Less than 24 hours after Jeb Bush made official his run for the presidency, the presidential election in the season finale of Veep came to an end on Sunday night… sort of. In a political and comic cliffhanger, Julia Louis-Dreyfus’s President Selina Meyer saw her lead against opponent Bill O’Brien (Friday Night Lights’s Brad Leland) shrink, resulting in a tie that will have to be resolved next season.
Could such a thing happen in real life? Certainly. Would the White House be caught as flatfooted and scrambling as President Meyers’s was? It’s a measure of how good Veep is that the situation room in the White House became a panic room with such convincing credibility. Searching for the rules when the Electoral College is deadlocked, staffers jabbed at their iPhones and you could hear Bill Ericsson wail that he wished someone had “a book” with “real pages” that might more quickly provide an answer to this crisis question.
Veep has had an uneven season. The slow alienation and defection of one of the show’s greatest assets, Anna Chlumsky’s Amy Brookheimer, didn’t yield redeeming hilarity, and I never thought the character of Richard Splett, the dim, overly enthusiastic campaign aide who became Jonah Ryan’s sidekick, was drawn vividly enough to yield sufficient laughs. But the finale — the swan song of Veep creator Armando Iannucci — was exceptionally well-executed. Every staffer got a few golden moments to amuse us.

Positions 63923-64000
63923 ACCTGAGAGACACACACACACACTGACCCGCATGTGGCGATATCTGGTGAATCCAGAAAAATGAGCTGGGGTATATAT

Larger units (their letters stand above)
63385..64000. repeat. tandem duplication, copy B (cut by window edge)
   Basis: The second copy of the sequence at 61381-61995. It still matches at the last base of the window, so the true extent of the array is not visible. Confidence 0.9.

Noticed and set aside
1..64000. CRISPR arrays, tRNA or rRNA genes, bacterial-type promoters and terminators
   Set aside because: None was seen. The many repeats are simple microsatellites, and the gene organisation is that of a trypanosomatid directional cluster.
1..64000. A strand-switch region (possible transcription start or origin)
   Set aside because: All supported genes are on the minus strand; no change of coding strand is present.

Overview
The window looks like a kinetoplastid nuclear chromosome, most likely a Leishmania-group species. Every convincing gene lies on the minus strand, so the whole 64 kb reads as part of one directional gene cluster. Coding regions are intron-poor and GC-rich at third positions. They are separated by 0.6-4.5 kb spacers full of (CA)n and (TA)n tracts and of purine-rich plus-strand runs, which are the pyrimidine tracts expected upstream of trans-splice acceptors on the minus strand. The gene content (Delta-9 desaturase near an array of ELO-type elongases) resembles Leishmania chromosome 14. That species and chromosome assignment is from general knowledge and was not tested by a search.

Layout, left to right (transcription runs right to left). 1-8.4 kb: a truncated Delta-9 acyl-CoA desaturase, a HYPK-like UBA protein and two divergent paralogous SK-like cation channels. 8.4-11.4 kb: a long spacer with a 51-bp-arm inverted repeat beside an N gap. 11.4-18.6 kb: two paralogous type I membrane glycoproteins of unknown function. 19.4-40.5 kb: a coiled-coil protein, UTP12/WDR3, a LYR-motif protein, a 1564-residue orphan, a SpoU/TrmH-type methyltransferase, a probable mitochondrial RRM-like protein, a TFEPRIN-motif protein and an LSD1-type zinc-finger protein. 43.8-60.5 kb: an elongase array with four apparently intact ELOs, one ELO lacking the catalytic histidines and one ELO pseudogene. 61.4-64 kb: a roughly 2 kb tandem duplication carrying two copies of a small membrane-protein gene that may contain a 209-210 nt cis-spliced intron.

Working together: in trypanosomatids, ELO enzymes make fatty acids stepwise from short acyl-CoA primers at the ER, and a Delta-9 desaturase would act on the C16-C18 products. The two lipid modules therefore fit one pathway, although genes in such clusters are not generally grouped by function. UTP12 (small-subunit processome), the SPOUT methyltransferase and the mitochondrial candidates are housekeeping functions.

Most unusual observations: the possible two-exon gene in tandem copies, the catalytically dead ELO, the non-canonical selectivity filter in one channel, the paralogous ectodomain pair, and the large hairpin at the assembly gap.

Louis-Dreyfus’s performance, as usual, was astonishingly good: She played out every emotion — anger, resignation, confusion — with a combination of go-for-broke ferocity and delicate subtlety. Plus, Hugh Laurie’s veep Tom James — who could become president next season on a technicality — has proven a valuable addition. Heed Veep, Hillary, Jeb, and all you other presidential hopefuls. If you don’t watch it, you could get tangled in a mess as ridiculously intense as President Meyers’s was.